This blog had an unprecedented amount of traffic yesterday — sadly very little of it related to me or my novel The Half-Child, which has been shortlisted for Best Fiction in this year’s Ned Kelly Awards (just thought I’d mention it) — but because people were searching for photos of Tilly Devine, Nellie Cameron and Kate Leigh, the real-life figures fictionalised in last night’s television premier of Underbelly: Razor. ‘Nellie Cameron’ was the dominant search term — I suspect because the actress who plays her, Anna McGahan, is drop-dead gorgeous.
I had photos of these notorious women on this site as a result of cross-posting a review by my partner Andrew Nette of Femme Fatale, an exhibition we both attended earlier this year. The exhibition contrasted the glamorous femme fatale of film noir and pulp fiction with archival material about female criminals from the NSW Justice and Police Museum. And in a shameless show of opportunism, I am posting some more.
Unsurprisingly, the real Nellie Cameron and Tilly Devine looked decidedly different from the gorgeous young actresses cast to play their roles. Jo Hilder notes in her blog post How to Make a TV Series About Two Real Middle-Aged Women Without Any Real Middle-Aged Women that in 1930 Kate Leigh would have been 49 and Tilly Devine 30 years old. Neither their clothes nor their teeth looked that good in real life.
In his book Razor on which the current series of Underbelly is (loosely) based, Larry Writer describes Nellie Cameron as “pretty in a wide-eyed, open-faced, toothy way…Sometimes a redhead, sometimes a blonde, she was noisy, laughed a lot, could fight like a dervish, was a cheap drunk and bathed infrequently.” As a prostitute Cameron “accommodated as many as ten customers a day, seven days a week”. But she bathed infrequently? — It doesn’t bear thinking about.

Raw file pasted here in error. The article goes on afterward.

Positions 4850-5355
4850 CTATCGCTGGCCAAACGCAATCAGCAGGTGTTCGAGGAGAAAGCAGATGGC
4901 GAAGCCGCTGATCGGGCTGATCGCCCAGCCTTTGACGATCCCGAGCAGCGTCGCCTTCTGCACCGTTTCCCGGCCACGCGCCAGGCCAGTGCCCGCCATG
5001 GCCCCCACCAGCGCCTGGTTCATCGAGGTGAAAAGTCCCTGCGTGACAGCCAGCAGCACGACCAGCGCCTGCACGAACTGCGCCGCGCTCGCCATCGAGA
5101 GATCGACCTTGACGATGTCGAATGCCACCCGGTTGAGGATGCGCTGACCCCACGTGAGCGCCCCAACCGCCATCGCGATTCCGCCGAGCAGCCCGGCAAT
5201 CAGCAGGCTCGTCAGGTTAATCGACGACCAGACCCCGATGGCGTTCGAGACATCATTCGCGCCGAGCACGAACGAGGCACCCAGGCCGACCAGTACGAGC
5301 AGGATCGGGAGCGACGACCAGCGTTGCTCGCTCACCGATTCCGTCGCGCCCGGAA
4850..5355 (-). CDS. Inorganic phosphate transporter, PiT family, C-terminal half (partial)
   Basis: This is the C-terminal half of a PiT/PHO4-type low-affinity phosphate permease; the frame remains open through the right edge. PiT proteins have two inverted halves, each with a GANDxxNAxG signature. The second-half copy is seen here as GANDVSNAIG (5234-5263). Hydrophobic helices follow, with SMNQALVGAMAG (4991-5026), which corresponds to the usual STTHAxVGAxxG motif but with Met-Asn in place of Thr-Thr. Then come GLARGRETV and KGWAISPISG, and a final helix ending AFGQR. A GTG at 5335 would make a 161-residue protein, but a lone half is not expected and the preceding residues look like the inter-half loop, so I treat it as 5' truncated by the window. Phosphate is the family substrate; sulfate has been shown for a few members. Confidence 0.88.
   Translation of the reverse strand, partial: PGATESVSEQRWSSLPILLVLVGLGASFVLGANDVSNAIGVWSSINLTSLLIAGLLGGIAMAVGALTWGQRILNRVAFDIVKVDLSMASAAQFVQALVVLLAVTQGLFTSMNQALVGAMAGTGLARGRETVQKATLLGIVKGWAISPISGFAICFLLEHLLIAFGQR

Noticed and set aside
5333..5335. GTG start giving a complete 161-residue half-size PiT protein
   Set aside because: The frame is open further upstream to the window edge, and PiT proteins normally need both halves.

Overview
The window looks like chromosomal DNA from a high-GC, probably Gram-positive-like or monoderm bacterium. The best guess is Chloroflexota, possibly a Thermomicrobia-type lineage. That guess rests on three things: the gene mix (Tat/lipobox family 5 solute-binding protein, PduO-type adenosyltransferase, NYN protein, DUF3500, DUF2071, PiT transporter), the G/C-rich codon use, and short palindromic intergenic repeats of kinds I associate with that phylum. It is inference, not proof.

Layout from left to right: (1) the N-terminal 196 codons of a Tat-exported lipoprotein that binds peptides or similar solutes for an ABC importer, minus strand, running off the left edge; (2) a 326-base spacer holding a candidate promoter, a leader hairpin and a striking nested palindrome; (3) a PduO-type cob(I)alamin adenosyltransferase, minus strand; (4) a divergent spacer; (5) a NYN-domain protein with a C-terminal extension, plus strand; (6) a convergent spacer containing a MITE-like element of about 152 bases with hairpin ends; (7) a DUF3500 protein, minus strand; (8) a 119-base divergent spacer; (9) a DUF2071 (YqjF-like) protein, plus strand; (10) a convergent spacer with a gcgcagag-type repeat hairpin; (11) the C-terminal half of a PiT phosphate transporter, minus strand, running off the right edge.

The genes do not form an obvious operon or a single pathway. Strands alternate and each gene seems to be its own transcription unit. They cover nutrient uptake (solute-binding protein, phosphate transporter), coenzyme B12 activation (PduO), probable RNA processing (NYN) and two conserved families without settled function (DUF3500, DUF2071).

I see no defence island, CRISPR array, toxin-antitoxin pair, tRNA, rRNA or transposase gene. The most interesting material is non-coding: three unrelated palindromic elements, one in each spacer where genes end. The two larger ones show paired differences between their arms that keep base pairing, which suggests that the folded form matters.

At the risk of being called un-Australian, I confess I’m not normally one for watching commercial television. But I had a go at Underbelly: Razor because 1) I was intrigued about these women after learning about them at the Femme Fatale exhibition; 2) I’m currently reading Razor, kindly sent to me by Larry Writer; 3) I felt too crappy to work on my own novel, which is what I’d normally be doing on a Sunday night.
The show is soap-opera with cut-throat razors. More entertaining was the commentary on Twitter. There were those jumping on the anachronisms (‘The Nips Are Getting Bigger’ in 1920s Sydney?), bemoaning the accents, coveting the fashions and admiring the eye-candy (take a bow Richard Brancatisano). Oh, and a boisterous group draining their glasses every time there were tits on the screen.
I’m sure the glamorous cast, if not the tits, will keep people watching. But I think I’ll go back to reading Razor instead. I like my crime stories as unsanitised as the real Nellie Cameron.